AMD's latest mainstream desktop platform boasts arguably the most potent two-chip combo in the industry. At the head, you've got an A-series APU powered by the latest Llano silicon, which offers four reasonably fast CPU cores backed by a DirectX 11-class Radeon that puts competing integrated graphics solutions to shame. Baby's got back, too. The tail end features a Hudson-based platform hub that's loaded with 6Gbps Serial ATA and USB 3.0 connectivity. No other tag team offers such a cutting-edge array of baked-in goodness, making this Lynx platform perfect for the next wave of small-form-factor systems.
If you want to roll your own mini PC, you'll be needing a Mini-ITX motherboard. Our first instinct would be to look to Zotac, which is largely responsible for reinvigorating interest in the decade-old Mini-ITX form factor. Over the past few years, Zotac has rolled out a number of attractive Mini-ITX motherboards based on the latest chipsets and sockets. Indeed, the company's Z68-ITX WiFi earned a TR Recommended award when we dissected it back in July.
As you've probably guessed, Zotac has cooked up a new Mini-ITX board built just for AMD's A-series APUs. The A75-ITX WiFi offers all the perks associated with the newest Fusion platform, plus additional wireless amenities. And it's not alone. The recent popularity of midget motherboards has attracted the attention of Asus, which has designed its own Mini-ITX home for Llano: the F1A75-I Deluxe. Naturally, we couldn't resist pitting these two contenders against each other in a featherweight cage match.
Zotac's A75-ITX WiFi motherboard
The Mini-ITX form factor is Zotac's adopted home turf, so it stands a better chance against Asus than one might expect given where the two companies sit among the multiple tiers of motherboard makers. Asus is the biggest name in the retail motherboard market, while Zotac is at best a second-tier player. Zotac made its name inside small-form-factor systems, and the A75-ITX is designed to fuel the next generation.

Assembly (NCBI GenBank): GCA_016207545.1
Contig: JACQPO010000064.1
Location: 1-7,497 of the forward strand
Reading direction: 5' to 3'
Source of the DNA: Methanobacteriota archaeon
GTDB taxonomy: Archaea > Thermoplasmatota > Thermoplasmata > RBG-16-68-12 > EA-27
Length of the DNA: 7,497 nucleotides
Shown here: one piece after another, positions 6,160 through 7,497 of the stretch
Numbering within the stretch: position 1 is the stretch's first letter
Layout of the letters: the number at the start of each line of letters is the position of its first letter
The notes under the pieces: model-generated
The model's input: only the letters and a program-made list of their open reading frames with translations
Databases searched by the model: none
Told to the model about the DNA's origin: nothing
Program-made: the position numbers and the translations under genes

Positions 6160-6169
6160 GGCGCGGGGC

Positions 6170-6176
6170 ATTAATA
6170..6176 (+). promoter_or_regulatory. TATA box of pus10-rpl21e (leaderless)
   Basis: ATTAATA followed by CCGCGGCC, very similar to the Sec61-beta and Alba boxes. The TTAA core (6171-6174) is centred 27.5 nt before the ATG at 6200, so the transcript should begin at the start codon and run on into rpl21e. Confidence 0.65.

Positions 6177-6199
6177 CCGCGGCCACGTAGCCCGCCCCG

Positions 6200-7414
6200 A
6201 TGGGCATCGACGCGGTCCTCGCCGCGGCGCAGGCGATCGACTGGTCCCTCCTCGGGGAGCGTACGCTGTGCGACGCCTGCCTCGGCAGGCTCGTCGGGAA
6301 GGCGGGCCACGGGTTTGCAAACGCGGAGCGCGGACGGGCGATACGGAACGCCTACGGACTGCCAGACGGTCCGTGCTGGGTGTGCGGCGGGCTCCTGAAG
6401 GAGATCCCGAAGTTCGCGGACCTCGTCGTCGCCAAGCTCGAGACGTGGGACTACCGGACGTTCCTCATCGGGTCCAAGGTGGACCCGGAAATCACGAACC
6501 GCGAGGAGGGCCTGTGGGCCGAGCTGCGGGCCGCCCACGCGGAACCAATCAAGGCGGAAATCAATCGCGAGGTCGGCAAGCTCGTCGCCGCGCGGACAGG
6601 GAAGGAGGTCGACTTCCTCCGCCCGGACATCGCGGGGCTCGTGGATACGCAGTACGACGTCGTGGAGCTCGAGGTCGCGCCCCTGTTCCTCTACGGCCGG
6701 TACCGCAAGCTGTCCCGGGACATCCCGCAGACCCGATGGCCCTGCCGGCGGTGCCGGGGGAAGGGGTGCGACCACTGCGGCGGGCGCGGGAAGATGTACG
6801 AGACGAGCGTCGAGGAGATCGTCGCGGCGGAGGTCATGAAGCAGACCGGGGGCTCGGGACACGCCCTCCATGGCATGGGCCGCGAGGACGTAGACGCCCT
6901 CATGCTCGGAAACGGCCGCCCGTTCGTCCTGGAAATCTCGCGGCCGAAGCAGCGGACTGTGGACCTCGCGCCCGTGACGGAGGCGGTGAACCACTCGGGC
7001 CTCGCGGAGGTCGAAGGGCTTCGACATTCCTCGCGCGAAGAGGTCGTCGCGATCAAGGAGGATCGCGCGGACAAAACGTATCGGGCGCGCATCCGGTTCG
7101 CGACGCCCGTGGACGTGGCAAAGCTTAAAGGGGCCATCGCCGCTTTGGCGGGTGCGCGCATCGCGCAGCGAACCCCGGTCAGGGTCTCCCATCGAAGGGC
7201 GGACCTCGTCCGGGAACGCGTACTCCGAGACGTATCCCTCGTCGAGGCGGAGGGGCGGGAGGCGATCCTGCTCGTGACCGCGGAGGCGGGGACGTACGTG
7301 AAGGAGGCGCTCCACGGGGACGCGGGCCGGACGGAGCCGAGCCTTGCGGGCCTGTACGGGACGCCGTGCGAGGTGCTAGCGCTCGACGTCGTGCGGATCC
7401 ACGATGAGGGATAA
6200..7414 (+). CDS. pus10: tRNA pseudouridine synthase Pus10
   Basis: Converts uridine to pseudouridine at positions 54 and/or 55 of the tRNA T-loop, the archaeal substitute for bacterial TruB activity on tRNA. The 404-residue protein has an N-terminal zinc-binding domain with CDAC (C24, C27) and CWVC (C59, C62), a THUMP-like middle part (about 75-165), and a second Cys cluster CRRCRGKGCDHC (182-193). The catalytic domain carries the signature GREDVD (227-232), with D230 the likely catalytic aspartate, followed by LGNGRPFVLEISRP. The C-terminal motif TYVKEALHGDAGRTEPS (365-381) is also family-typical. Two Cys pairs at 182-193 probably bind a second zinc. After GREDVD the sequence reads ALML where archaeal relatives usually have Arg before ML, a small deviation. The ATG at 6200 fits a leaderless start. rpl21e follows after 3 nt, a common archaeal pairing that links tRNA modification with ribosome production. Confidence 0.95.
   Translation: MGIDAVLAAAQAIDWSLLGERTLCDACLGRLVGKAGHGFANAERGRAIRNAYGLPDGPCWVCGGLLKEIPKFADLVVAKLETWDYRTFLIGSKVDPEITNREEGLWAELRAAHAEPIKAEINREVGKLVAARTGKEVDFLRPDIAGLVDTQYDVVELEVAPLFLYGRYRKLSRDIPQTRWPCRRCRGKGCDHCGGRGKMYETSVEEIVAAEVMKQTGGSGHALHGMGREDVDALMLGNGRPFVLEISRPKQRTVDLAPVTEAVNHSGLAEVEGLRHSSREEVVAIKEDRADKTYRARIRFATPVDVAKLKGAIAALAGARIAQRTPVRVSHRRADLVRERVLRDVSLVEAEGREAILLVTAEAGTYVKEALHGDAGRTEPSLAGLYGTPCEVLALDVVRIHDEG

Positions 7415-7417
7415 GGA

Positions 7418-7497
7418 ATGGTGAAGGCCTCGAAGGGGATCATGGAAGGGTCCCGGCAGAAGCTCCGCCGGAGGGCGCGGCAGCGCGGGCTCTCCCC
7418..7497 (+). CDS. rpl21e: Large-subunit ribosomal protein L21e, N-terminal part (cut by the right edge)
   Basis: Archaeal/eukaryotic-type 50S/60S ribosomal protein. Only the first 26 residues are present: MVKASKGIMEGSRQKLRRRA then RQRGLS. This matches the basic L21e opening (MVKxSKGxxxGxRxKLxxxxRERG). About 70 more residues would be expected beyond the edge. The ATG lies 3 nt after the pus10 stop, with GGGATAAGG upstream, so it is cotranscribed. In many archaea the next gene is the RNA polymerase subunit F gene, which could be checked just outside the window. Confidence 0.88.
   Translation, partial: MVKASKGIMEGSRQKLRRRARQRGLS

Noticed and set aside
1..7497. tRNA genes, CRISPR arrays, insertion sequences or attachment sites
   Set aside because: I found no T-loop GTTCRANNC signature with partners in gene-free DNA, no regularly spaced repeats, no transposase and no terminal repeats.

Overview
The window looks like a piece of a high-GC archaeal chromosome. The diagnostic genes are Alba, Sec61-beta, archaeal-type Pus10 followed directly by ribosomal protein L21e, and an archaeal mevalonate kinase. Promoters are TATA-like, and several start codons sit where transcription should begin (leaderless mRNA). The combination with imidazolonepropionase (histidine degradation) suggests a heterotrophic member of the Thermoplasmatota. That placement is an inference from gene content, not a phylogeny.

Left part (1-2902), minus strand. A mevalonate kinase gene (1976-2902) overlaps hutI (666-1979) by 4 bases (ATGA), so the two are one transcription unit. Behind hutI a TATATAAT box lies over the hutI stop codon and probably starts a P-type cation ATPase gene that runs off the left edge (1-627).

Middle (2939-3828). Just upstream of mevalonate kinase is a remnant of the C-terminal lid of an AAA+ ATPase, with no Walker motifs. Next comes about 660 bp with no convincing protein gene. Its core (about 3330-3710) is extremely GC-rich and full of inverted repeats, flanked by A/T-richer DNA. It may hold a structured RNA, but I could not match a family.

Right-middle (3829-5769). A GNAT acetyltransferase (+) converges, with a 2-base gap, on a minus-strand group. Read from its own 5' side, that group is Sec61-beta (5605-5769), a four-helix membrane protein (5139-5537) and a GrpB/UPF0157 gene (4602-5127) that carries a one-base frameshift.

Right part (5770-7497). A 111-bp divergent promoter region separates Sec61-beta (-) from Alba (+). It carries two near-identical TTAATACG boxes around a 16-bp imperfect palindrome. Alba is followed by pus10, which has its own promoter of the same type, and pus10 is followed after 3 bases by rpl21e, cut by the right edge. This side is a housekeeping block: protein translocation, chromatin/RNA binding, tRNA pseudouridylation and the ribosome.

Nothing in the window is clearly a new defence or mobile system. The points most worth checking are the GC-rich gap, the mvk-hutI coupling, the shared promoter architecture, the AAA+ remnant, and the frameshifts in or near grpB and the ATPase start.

The board itself looks relatively sedate. Although the overall aesthetic isn't particularly eye-catching, Zotac deserves credit for deviating from the black-and-blue color scheme that has permeated the bulk of new motherboard designs.
Small-form-factor systems present particular challenges when it comes to component clearances. As you can see, the A75-ITX's various slots and ports are snuggled right up next to the CPU socket. To provide a better sense of how much room there is to spare, we busted out a ruler to measure a few key clearances.
There's only 17 mm of space between the CPU socket and the closet DIMM slot. Depending on your CPU cooler, that arrangement could complicate compatibility with taller memory modules. The VRM and chipset heatsinks put more distance between themselves and the socket, and they're only about 30 mm tall. Only the most overgrown CPU coolers are likely to restrict access to the PCI Express x16 slot located at the far edge of the board.
The more than three-inch gap between the socket and the x16 slot is densely populated, even if its inhabitants are relatively stunted. On the far left sits a front-panel USB 3.0 connector. Beside it, an AzureWave Mini PCIe card bestows the board with 802.11n and Bluetooth 3.0 wireless functionality.